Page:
What's it like to be close to the EU, but not a member?
What's it like to be close to the EU, but not actually a member?
As Brexit Britain tries to close a deal with Brussels, Norway could offer some clues.
Ambassadors from Norway, Iceland and Liechtenstein seen here signing off on EU legislation.
Paul Frisvold's written a book about Oslo's relations with the EU.
"The Norway model means that we are fully part of the internal market besides fisheries and agriculture but we are not represented in decisions making bodies," explained Frisvold, author of 'Towards Europe, the Story of a Reluctant Norway.
"So when we have our views on the rules that the EU adopt, we convey them at early stage to the Commission, and then we try to lobby the member states."
Norway is not represented at the European Council. But representatives gather with their EU counterparts, sometimes with forums taking place at Norway House in Brussels.
Frisvold commented: "So, it is Europe bit by bit but not membership. We feel sometimes we are secondary citizens of Europe. That is true."
Norway's Ambassador to the EU briefs businesses and regional offices - to keep them up to speed on EU legislation.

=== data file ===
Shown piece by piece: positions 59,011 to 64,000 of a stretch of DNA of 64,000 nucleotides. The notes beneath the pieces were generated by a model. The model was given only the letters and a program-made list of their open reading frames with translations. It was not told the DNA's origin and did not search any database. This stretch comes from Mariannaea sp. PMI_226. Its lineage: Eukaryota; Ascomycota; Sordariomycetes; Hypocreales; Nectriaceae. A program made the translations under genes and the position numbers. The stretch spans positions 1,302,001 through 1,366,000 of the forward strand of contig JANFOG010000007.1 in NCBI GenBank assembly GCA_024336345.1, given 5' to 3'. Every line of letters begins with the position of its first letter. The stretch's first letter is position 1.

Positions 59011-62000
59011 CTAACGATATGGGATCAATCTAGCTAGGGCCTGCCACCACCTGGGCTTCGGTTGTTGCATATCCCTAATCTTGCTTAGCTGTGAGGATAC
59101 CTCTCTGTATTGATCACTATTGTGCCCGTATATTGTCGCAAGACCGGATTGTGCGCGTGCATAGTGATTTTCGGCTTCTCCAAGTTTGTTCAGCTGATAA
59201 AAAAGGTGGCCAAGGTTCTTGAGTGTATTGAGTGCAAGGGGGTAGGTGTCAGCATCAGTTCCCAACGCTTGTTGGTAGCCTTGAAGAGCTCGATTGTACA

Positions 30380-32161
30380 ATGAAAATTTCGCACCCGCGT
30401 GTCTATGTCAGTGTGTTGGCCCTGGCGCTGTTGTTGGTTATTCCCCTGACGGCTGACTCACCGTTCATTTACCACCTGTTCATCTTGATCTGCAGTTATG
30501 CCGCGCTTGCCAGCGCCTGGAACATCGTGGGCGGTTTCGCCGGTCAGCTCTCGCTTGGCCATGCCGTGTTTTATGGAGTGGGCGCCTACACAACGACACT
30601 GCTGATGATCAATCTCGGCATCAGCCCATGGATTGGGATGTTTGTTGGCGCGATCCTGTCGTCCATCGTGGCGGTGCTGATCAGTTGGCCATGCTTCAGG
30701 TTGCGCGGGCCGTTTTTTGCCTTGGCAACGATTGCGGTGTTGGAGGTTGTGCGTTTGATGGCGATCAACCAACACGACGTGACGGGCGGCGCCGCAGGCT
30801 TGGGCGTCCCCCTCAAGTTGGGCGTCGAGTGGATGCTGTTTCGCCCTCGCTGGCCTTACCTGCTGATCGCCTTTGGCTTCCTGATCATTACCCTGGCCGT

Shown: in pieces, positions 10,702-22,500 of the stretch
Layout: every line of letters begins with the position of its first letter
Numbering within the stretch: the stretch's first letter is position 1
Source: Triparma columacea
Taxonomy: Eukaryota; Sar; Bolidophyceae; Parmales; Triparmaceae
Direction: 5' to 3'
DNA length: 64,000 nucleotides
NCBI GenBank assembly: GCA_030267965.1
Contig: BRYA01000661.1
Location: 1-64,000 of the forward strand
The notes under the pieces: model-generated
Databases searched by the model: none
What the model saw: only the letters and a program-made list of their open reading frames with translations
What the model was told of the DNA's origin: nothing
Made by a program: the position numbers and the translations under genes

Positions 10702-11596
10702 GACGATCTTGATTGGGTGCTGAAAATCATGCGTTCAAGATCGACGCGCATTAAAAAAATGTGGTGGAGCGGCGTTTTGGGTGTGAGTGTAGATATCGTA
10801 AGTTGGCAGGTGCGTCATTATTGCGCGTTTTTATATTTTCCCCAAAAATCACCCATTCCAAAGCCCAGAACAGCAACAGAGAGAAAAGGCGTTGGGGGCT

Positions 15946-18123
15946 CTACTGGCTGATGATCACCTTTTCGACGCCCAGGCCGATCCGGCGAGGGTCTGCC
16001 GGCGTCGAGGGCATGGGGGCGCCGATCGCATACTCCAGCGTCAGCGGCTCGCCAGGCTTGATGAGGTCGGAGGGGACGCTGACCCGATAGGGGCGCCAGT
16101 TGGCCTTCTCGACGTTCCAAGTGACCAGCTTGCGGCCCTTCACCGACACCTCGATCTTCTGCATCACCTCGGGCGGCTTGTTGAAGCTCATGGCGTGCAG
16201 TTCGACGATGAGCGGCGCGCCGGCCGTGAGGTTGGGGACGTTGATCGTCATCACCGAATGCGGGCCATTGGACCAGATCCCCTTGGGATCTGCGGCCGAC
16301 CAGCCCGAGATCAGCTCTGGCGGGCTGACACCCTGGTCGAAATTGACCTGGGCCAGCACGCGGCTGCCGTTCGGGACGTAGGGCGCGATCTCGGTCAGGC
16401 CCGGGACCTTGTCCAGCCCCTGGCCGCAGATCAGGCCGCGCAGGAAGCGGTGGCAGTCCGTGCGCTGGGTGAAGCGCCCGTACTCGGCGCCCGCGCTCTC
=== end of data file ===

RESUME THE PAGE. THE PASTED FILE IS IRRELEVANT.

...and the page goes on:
"We are not sitting at the table and taking decisions, that is true. But we are working very closely with the European Parliament, to mention one thing, we are working closely with the European Commission," said Oda Helen Sletnes.
"We have Norwegian experts in the Commission and we try to see the relevant issues for us at a very early stage of proposals by the Commission."
Britain's Theresa May has ruled out the Norway model. So, what could London get in the end as it splits from the EU?
Frisvold commented: "What will they consist of well, they will have to find a political agreement about a new model…. my bet is that it won’t be the EEA but it will pretty dam close."